47  Brandon Mayfield is an American lawyer identified as a participant in the Madrid bombing based on a fingerprint match.  The FBI Latent Print Unit ran the print collected in Madrid and reported a match against one of 20 fingerprint candidates returned in a search response from their IAFIS—Integrated Automated Fingerprint Identification System.  The FBI initially called the match "100 percent positive" and an "absolutely incontrovertible match". 47

48  The Spanish National Police examiners concluded the prints did not match Mayfield, and after two weeks identified another man who matched.  The FBI acknowledged the error, and a judge released Mayfield after two weeks in May 2004.  In January of 2006, a U.S. Justice Department report was released which faulted the FBI for sloppy work but exonerated them of more serious allegations.  The report found that misidentification was due to misapplication of methodology by the examiners involved: Mayfield is an American-born convert to Islam and his wife is an Egyptian immigrant, not factors that affect fingerprint search technology. 48

49  Requirement #4  Take a clear set of prints using ONE of the following methods: a.Make both rolled and plain impressions. Make these on an 8-by-8-inch fingerprint identification card available from your local police department or counselor. b.Using clear adhesive tape, a pencil, and plain paper, record your own fingerprints or those of another person.  Requirement #5  Show your merit badge counselor you can identify the three basic types of fingerprint patterns and their subcategories. Using your own hand, identify the types of patterns you see. 49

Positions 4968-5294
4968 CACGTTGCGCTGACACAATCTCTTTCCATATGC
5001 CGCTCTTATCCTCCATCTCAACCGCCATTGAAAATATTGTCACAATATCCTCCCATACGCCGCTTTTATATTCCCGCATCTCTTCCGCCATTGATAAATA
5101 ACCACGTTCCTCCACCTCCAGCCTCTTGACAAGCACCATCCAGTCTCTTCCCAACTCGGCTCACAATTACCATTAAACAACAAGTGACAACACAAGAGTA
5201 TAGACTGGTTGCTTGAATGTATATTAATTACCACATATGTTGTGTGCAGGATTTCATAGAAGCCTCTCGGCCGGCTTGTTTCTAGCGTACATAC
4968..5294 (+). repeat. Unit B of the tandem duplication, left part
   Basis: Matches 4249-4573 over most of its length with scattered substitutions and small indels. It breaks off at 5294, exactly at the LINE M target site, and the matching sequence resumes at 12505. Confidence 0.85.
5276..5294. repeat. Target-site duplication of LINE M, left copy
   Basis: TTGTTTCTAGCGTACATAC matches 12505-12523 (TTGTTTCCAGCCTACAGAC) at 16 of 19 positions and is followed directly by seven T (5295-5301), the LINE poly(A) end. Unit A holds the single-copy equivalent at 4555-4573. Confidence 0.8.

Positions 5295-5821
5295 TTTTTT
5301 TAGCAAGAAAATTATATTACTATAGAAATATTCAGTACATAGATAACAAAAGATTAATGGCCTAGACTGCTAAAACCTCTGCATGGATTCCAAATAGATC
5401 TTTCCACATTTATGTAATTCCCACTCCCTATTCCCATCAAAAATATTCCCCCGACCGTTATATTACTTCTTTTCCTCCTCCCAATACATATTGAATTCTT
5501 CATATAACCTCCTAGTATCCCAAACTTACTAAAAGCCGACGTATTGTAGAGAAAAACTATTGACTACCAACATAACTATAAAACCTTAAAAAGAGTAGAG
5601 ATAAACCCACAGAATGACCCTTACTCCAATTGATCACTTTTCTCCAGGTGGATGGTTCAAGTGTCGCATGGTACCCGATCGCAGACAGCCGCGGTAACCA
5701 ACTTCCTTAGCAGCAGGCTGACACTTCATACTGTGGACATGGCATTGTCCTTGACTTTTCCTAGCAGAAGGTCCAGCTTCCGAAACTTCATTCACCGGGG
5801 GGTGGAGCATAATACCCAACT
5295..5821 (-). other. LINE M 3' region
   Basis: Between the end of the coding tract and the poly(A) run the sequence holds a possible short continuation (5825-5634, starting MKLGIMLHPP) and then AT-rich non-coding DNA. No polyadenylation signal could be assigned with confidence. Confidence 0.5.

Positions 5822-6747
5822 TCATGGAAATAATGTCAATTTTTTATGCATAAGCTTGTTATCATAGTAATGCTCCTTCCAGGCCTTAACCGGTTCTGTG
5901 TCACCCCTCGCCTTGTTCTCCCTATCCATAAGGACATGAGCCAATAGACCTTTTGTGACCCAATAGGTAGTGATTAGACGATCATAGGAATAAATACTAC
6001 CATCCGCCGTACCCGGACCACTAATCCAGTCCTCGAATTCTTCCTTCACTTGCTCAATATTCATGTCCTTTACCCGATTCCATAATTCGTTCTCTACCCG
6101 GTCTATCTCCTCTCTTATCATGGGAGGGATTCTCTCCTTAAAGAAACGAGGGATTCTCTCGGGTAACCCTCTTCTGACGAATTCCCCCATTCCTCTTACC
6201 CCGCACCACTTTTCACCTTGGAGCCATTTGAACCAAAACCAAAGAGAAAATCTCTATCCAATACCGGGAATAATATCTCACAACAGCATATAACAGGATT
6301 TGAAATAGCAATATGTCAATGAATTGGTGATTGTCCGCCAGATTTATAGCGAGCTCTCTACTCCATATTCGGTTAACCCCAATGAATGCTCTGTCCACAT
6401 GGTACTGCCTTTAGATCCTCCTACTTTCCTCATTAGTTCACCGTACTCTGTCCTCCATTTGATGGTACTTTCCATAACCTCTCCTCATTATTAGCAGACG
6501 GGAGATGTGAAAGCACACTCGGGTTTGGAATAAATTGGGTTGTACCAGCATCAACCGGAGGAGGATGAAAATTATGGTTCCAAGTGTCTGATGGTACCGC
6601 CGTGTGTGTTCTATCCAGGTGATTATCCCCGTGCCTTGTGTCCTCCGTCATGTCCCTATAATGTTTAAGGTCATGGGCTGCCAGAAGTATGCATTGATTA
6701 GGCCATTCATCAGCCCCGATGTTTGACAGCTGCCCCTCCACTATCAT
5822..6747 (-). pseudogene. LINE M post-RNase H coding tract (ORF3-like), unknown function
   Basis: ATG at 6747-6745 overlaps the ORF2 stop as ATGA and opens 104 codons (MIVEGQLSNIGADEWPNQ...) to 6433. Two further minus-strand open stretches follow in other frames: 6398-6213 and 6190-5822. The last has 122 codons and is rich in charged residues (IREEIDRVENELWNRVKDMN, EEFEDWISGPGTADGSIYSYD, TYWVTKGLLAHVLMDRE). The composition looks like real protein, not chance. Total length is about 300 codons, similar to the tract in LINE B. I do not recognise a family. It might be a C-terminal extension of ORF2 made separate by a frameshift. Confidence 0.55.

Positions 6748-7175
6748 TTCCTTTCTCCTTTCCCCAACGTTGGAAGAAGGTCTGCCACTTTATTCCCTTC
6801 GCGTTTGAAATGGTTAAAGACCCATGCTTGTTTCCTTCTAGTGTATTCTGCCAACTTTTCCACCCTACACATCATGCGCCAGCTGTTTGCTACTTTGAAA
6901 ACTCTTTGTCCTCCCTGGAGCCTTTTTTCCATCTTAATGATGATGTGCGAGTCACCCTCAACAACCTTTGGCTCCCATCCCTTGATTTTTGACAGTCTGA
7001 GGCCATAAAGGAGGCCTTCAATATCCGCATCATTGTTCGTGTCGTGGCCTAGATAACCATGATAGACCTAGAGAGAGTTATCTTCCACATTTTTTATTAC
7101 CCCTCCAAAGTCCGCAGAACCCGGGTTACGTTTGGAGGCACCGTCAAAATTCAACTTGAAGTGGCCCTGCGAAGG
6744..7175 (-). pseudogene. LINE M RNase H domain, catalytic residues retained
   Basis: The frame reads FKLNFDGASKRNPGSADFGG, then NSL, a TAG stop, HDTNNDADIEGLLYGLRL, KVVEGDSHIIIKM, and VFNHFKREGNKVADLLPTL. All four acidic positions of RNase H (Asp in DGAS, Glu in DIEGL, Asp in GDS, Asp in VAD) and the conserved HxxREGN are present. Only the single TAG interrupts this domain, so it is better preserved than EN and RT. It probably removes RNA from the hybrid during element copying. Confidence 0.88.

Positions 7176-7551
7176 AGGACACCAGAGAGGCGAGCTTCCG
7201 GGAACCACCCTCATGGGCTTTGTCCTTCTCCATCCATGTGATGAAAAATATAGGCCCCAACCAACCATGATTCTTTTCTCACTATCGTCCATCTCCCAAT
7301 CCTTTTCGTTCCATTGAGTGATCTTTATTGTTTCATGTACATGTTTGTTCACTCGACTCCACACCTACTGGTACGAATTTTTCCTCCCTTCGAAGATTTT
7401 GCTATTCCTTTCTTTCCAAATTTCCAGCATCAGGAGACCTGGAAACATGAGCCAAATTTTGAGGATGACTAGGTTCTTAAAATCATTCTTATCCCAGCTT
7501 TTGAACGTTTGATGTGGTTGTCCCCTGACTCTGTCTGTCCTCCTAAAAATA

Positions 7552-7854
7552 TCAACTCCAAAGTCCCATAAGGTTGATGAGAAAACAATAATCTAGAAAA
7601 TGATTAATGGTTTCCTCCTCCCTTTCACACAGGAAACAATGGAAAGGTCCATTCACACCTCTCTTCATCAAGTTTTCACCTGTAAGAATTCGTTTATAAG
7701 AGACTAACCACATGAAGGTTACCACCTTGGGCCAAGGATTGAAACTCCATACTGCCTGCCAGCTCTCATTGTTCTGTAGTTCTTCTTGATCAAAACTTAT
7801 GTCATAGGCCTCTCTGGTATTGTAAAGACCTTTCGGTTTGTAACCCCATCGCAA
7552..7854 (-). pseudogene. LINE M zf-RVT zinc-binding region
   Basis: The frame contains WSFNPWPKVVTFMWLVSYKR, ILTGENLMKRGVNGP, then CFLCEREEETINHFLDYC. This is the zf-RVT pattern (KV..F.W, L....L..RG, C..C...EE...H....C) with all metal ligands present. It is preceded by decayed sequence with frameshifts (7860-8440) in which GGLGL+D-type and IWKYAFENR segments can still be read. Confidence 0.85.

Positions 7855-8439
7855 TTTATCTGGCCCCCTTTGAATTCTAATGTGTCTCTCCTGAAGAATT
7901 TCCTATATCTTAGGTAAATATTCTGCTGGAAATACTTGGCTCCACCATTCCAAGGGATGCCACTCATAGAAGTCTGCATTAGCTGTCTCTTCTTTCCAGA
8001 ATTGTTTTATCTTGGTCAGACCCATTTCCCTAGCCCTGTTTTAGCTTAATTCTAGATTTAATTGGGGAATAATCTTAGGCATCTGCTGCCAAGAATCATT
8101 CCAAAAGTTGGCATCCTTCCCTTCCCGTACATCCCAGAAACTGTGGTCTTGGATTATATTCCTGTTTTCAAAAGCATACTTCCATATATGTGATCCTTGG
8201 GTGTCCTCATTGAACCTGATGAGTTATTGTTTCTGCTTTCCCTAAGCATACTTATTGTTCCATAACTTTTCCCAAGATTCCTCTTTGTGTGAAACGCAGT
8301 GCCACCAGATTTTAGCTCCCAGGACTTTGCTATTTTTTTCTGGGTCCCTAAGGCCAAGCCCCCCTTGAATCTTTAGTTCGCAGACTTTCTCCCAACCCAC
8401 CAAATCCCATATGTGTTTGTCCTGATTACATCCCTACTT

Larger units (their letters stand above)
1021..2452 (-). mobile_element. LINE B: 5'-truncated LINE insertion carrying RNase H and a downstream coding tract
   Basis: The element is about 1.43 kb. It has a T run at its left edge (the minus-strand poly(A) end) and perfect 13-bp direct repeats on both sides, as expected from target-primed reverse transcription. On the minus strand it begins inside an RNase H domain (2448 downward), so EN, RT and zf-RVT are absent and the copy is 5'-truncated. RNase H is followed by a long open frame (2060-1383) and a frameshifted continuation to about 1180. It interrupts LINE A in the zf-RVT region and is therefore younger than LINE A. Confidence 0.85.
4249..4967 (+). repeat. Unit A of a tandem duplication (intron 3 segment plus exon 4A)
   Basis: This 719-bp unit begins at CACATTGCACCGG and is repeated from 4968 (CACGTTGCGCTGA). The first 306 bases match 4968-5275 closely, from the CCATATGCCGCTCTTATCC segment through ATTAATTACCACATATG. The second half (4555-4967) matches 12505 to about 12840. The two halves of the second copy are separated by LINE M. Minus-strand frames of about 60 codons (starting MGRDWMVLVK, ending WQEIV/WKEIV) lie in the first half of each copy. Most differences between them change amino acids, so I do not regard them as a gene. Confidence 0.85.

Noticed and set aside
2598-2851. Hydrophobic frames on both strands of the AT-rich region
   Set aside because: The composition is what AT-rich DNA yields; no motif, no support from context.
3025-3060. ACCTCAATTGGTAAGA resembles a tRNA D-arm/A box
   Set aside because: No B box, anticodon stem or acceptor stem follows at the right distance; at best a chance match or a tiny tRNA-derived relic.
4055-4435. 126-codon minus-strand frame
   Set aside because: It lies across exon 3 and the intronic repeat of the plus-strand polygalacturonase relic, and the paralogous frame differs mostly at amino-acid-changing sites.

50  Materials: White latex balloons, Fingerprinting pad  Procedure 1. Partially inflate a balloon. Do not tie it off. 2. Open fingerprinting pad and gently roll one fingertip. 3. Apply finger to balloon surface, being careful not to smudge or twist while lifting the finger from the balloon surface. 4. Inflate balloon enough to view expanded details of the print. Is the print an arch, loop, or whorl? 5. Examine print for quality and resolution of ridge detail, including minutae. 50

51  Materials: Fingerprinting ink pad, white paper or ten card  Procedure 1. On a sheet of scrap paper, practice rolling your lab part­ner's prints. 2. Cover your partner's finger with a thin coat of ink from the crease at the first knuckle to the very top. 3. When rolling onto the paper, make one pass in a smooth, even motion. Roll nailbed to nailbed. Do not roll back and forth! 4. When you feel comfortable with your technique, roll a full set of prints onto the following squares. Be sure that both you and your partner wash your hands before beginning the final version. 5. Roll each finger, one at a time, onto the inked print data sheet. 51